Urgent Care Child Sinus Issues

Does My Child Have A Sore Throat Or A Strep Throat?

It is one of the things that parents dread. But at some point, your son or daughter will have a sore throat. While you wish you could just instantly take away their pain, that is not an option. However, what you can do is focus your efforts on helping your child feel better as soon as possible.

But since the soreness that your child is experiencing in his or her throat is the symptom of a larger problem, it is important to determine the specific cause of the throat pain in order to treat it most effectively and be most helpful to your child.

That makes it critical for you to know whether you are dealing with a sore throat or a strep throat. While sore throats are most commonly developed when your child contracts a cold or the flu, strep throats are the result of a bacterial infection. Medications can improve a strep throat, but they can be highly contagious and can lead to other issues.

A Sore Throat

A sore throat in many cases is the first indication of a cold, and if that is what your child is contending with, then the throat pain can improve within 1-2 days. If your child’s throat is the result of a cold, then other symptoms that might be involved with this virus can include scratchiness in the throat, and redness in the back of his or her mouth, along with congestion, a runny nose, coughing, body aches, headaches, and a fever.

Once you are sure that your child is experiencing a sore throat as opposed to a strep throat, you can have your son or daughter sip warm liquids to combat the pain and scratchiness in the throat, or give your child cold and frozen liquids. Gargling with salt water can also improve the situation, while throat lozenges and hard candy are also beneficial. Over-the-counter pain relievers can also help your child until the virus that is causing the sore throat has subsided.

A Strep Throat

Strep throats are caused by bacterial infections and are passed from one person to another through sneezing and saliva. However, these bacteria can also be spread by touching a doorknob or other surface that has been contaminated, or by sharing drinking glasses or utensils. This is most likely to occur for anyone between 5-15 years of age, although adults can also contract a strep throat. Swollen lymph nodes in the neck, high fever (102 degrees or higher for children) and white spots within the throat area, and red spots on the back roof of the mouth are all signs of a strep throat.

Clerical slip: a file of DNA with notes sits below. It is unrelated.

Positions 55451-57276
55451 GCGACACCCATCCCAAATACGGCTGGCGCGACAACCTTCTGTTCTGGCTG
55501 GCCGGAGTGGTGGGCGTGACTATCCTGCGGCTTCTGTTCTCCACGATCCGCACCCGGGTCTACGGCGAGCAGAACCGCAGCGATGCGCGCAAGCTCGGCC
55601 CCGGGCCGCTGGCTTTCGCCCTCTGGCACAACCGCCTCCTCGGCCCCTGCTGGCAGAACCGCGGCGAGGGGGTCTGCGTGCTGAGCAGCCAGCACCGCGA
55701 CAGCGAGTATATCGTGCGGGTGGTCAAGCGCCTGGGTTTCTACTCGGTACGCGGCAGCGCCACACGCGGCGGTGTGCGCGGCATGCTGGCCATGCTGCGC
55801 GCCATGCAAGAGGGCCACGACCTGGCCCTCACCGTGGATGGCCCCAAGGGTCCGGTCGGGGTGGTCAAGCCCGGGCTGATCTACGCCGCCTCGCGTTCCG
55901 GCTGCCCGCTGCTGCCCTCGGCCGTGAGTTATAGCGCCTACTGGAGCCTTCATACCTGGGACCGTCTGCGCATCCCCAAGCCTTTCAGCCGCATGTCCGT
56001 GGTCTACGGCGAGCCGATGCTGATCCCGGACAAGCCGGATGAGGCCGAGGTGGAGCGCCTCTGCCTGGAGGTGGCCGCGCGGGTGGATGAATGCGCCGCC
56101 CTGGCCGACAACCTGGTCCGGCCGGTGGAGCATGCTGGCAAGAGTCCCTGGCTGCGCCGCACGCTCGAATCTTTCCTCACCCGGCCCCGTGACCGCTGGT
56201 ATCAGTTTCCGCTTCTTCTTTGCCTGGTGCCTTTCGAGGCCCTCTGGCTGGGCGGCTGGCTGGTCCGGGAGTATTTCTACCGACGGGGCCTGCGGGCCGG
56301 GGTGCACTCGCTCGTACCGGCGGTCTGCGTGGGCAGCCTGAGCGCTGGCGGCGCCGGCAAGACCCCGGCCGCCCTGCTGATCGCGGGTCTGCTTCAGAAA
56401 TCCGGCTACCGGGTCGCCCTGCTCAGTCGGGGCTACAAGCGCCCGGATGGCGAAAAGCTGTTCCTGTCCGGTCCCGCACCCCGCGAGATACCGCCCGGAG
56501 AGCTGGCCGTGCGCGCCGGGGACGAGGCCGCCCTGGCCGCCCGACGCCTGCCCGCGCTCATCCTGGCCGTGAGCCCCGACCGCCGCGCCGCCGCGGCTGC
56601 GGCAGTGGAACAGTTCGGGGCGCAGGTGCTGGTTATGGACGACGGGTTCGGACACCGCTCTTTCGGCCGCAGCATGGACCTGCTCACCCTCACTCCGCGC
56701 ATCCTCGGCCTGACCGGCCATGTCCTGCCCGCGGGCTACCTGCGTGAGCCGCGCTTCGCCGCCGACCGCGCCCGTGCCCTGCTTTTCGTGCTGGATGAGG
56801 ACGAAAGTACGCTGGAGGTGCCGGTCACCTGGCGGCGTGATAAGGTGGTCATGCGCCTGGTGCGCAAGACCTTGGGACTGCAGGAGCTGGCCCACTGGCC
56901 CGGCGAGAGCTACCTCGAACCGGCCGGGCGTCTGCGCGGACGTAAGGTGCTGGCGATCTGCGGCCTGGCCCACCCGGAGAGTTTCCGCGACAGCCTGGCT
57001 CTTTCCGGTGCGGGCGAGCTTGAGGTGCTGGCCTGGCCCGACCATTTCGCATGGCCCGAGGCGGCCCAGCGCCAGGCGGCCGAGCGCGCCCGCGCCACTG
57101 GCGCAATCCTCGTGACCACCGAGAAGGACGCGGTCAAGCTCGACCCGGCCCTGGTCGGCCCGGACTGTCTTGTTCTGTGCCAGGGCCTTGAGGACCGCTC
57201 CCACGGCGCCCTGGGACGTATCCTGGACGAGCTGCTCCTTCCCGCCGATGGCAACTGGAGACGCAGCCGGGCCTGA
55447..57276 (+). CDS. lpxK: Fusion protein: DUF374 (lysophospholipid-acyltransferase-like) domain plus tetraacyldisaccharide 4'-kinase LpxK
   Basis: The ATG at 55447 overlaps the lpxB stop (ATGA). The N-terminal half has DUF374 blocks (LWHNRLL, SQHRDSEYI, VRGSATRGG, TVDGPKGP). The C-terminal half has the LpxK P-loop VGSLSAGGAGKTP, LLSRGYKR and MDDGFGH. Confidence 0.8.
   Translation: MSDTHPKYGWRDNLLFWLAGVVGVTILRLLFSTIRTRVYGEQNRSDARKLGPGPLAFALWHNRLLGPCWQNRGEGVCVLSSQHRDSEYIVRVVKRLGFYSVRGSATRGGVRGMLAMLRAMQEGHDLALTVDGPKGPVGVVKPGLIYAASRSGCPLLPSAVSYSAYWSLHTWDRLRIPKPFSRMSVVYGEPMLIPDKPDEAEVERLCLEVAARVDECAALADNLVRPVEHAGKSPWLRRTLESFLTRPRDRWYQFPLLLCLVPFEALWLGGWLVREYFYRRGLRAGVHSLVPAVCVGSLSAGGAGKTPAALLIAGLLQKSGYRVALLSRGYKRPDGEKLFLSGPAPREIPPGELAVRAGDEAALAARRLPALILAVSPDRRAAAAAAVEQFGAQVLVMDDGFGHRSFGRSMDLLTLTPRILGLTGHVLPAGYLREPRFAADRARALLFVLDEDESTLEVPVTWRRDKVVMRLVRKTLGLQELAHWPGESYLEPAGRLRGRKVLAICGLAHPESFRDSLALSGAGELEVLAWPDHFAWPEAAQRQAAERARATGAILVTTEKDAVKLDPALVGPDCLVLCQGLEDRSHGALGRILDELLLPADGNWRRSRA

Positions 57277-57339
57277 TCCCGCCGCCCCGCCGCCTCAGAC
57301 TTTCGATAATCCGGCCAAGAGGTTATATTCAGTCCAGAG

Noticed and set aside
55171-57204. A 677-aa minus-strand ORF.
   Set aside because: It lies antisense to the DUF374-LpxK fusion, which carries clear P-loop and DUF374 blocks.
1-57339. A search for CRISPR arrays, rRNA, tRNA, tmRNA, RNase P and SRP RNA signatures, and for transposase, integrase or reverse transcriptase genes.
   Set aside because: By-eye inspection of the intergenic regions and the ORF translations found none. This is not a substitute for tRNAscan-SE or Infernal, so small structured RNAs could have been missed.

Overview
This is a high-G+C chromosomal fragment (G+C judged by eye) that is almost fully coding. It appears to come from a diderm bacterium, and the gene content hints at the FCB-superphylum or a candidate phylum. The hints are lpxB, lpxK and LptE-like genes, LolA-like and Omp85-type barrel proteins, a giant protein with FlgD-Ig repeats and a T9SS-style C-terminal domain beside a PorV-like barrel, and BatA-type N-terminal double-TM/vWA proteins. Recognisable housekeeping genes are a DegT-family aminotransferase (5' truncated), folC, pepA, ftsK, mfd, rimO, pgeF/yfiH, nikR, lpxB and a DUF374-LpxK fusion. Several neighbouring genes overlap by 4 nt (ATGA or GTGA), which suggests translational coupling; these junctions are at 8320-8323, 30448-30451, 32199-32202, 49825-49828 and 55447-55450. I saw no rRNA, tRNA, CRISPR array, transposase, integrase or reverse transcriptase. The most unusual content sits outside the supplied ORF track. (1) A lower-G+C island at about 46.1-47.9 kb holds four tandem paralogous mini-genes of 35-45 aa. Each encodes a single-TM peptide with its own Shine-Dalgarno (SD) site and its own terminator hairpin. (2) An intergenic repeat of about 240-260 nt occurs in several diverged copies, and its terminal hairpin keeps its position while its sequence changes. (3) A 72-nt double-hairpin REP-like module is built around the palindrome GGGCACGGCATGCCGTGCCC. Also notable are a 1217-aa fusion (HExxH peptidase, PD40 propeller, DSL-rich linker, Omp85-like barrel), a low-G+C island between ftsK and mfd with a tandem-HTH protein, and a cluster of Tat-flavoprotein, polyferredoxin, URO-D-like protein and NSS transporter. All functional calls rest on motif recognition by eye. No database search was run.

Strep throat is less common in infants than in children who are of school-age, but that does not mean that an infant cannot develop strep throat. Symptoms that can occur for infants with a strep throat include fever, irritability, sleeplessness, swollen neck glands, and either a red throat or tonsils. If your infant refuses to breastfeed or drink from a bottle, this could also be an indication that strep throat is present.

If you are concerned about a strep infection and have yet to have received any diagnosis from a doctor, remember that washing your hands is the best way to prevent infection. Having your children cover their mouths when they cough or sneeze is also highly recommended. Finally, as you avoid using the same utensils or drinking from the same glasses, you can also replace any toothbrush that has been used when your child is combating a case of strep throat.

When To See A Doctor

First, if your child is having any difficulty breathing or swallowing, then immediate medical attention is necessary. This is also true for a fever of 102 degrees that is not being lowered after your child has taken acetaminophen or ibuprofen.